Revisiting Good Debt Versus Bad Debt - Page 2
Unfortunately, over the last three years, we’ve come to realize that this “good debt versus bad debt” theory hasn’t held up well in terms of “good debt“ adding to a person’s net worth.
According to the updated Case-Shiller 100-year chart, tracking the inflation-adjusted value of homes over the last 100 years, the current trend is projected to take home values back to where they were in 1985.
The stock market has taken a dive and some major companies have cut their dividends. Many college graduates are carrying loads of student loan debt with no job offer in sight.
It is true that the Fair Isaac Corporation (FICO) scoring model gives bonus points for having a mixture of good and bad debt: e.g., mortgage, car loan, credit card, personal loan and student loan. However, given what we’ve experienced recently, debt isn’t “good” just because it falls under an assumed scenerio. In fact, of late most of our economic assumptions have gone out the window.
The only certainty is that a loan is a debt that has to be paid back. Whatever is purchased with the help of that “good” loan or “bad” loan may go up or down in value over time. Debt is still debt. The trick is to only borrow what you need and what you can afford to pay back.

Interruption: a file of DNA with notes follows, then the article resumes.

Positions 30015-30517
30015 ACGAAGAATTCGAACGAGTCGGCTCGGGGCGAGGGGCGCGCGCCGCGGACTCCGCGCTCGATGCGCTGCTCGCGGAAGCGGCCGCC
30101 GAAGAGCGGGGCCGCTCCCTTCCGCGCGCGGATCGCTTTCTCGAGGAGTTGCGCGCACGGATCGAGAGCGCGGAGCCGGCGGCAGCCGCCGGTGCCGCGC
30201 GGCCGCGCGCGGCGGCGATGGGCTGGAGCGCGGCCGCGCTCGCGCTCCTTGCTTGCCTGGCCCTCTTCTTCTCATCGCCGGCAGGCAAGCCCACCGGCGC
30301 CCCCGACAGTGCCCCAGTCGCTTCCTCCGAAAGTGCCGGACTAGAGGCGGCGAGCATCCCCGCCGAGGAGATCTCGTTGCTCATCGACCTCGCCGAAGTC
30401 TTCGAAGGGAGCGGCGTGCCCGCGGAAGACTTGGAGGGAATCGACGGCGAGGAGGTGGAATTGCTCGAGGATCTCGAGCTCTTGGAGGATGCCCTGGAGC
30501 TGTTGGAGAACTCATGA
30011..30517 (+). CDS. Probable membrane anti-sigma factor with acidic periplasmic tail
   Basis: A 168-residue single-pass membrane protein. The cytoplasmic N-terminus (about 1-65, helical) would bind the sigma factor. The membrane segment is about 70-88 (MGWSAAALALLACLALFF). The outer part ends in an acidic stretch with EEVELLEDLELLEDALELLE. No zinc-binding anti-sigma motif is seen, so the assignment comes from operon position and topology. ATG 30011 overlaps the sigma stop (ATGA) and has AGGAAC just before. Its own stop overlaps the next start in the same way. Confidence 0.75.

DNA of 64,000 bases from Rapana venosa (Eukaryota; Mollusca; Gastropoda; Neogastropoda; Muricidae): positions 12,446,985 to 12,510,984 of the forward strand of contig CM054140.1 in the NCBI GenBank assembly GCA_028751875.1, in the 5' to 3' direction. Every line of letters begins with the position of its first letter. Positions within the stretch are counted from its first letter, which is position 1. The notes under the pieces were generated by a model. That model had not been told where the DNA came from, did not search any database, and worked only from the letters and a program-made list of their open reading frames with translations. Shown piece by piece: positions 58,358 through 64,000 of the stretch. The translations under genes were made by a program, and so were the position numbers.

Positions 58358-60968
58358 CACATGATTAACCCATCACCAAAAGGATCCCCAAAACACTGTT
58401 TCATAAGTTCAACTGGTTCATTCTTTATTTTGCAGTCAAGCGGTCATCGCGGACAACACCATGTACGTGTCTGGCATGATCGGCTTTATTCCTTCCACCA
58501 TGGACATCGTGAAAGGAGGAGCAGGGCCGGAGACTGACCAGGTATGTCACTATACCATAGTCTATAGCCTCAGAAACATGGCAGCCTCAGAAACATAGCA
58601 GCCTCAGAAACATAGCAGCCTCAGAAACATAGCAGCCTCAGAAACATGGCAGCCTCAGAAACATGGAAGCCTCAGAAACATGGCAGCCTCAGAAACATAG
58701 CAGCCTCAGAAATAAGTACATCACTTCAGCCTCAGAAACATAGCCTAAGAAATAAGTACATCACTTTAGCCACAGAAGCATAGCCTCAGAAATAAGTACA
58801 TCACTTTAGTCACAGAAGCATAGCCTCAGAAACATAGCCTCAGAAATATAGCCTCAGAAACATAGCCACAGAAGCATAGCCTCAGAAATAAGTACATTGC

Ideally, you should save up until you can put a large down payment on a house. Then getting a mortgage allows you to own and live in a nice home where you can easily afford the mortgage payments, insurance and taxes. Additionally, this cost of living compares favorably to what you would pay if you were to rent. The cost of shelter is a basic expense that needs to be paid regardless — like the cost of food or electricity.
Before buying a house or a car, picking a college, or purchasing an investment with borrowed money, plan and save way ahead of time. It is essential to become an educated consumer and understand the worst-case scenerio.
Ask yourself these two questions: What’s the worst that could happen ? Does it make sense to get into big-time debt or are there other ways to get what I need and can afford?
If you don’t like the answers, then don’t bury yourself in debt whether it's “good” or “bad.”